Strange shared folder issue

Posted on 2005-03-17
Medium Priority
Last Modified: 2013-12-04
I have a folder shared out on a Windows 2003 Enterprise Edition server.  The server is a member of a 2003 AD.  I can't say for sure if the server is in 2003 native mode, but I'm pretty sure it is.  I don't think it matters for this question though, but I'm not sure so I will give the info I have.

The share is set up as such:

Share Permissions:  "Everyone" group has Read permissions
NTFS Security Permissions:  "Administrators" inherit full control, "Everyone" group has been explicitly granted allow read & execute, list contents and read permissions.  Users inherit Read & Execute, List Contents and Read.  SYSTEM has full control.  Creator Owner is listed but is not explicitly granted any permissions (allow or deny).

There are no other entries in either the ACL or the Share permission setup.

When I am logged in as any domain user, I can access the share just fine by typing in \\server\share

However, if I log in as a local user account (the local administrator account on a machine for example), I am prompted for a password when accessing the share.

The "everyone" permissions are not inherited.  There is not Access Control Entry in the root of the drive for "everyone"...just in my shared folder.

I can get into the share once I put in any domain credentials, but I'm very confused by this..."Everyone" read permissions means EVERYONE can access it, right?  If I wanted to require authentication I would put in "Authenticated Users" or "Domain Users" or other domain security groups or users I want to grant access to.

I'm pretty familiar with file shares and NTFS security permissions, but I've never run into a situation where I was prompted for a password with "Everyone" in the access control list.  Anyone shine any light on this for me?
Question by:mslunecka
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LVL 15

Expert Comment

ID: 13568170
This is working correctly, as a local computer user you have to authenticate to the domain when you connect. Even though share permissions say read for everyone, what do the NTFS permissions say for everyone? The easiest way to handle the permissions game is to give full control to everyone at the share level and then control the access at the ntfs level. Chances are you just need to put everyone in the ntfs acl and give them the level of access you desire. The reason I say to give full control to everyone at the share level, is now you only have to deal with NTFS, it becomes a lot less confusing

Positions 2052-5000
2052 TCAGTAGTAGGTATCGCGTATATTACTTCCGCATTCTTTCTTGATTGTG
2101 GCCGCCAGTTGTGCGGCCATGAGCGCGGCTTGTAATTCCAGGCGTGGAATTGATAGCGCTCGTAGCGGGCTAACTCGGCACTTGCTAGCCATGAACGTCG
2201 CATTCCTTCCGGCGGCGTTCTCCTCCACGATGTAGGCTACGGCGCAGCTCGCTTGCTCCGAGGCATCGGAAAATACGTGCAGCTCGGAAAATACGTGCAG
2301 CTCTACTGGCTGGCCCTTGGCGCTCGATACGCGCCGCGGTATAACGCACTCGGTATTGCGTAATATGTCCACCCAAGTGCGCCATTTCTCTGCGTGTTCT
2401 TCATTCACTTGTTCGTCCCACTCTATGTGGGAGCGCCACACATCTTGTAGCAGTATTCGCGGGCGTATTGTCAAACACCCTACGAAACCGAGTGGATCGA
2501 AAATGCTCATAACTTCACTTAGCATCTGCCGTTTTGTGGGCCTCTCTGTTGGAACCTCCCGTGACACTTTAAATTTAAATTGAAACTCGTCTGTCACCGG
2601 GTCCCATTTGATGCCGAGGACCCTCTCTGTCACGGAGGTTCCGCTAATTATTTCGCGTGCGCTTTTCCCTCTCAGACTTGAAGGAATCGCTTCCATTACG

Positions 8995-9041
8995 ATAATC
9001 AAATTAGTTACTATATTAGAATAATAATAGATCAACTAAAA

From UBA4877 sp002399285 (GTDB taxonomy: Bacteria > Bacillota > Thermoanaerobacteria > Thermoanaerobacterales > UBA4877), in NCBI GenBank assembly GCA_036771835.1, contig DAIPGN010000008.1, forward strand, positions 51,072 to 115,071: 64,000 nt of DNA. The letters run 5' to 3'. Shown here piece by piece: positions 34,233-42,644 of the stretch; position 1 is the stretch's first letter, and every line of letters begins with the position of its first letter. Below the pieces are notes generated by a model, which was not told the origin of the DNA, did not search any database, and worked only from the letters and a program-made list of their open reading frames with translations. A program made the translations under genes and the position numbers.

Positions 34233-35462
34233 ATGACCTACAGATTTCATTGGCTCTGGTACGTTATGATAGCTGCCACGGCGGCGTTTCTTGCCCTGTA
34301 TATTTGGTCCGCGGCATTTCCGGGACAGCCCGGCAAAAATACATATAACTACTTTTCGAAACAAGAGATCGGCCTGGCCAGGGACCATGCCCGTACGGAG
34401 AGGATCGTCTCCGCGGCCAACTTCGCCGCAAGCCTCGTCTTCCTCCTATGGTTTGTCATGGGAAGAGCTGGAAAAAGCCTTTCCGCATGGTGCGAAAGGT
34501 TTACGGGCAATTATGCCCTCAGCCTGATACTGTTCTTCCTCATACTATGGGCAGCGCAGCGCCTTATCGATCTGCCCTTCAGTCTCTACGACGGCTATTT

Author Comment

ID: 13568289
Share permissions for Everyone are set at "read" and NTFS permissions for everyone  in the NTFS ACL is set for "Read & Execute" "List Contents" and "read"

I'll try going with Full Control on the File share Permissions.  I know the recommendation is to give Full Access in the share permissions and then do restrictions in NTFS, but I usually do both just to be safe.

Author Comment

ID: 13568370
No luck with increasing Everyone share permissions to Full Control.  I still can't access the share without authenticating.  
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LVL 25

Accepted Solution

mikeleebrla earned 2000 total points
ID: 13569592
i think you are confusing what the EVERYONE group is,,, the everyone group consists of every domain account and every local account of the local machine.  If you are talking about accessing a share from a remote computer while you are logged into the remote computer with a local account, then that accout is local to the remote computer, not the local one where the share is.  That is why you are being prompted for authentication, b/c the account you are using is not a domain account and it is not a local account on the machine where the share is.  As usual the OS is operating just as it was engineered.  If you want truly ANYONE to be able to access the share you can do this with an anonymous user account such as the IUSR account that is desinged for public access to IIS (web server)
LVL 25

Expert Comment

ID: 13595175
thanks for the A grade,, just remember,, everyone doesn't mean ANYone.

Author Comment

ID: 13595243
No problem.  Thanks for clarifying that for me.  I always thought Everyone was basically the same as allowing anonymous user access.

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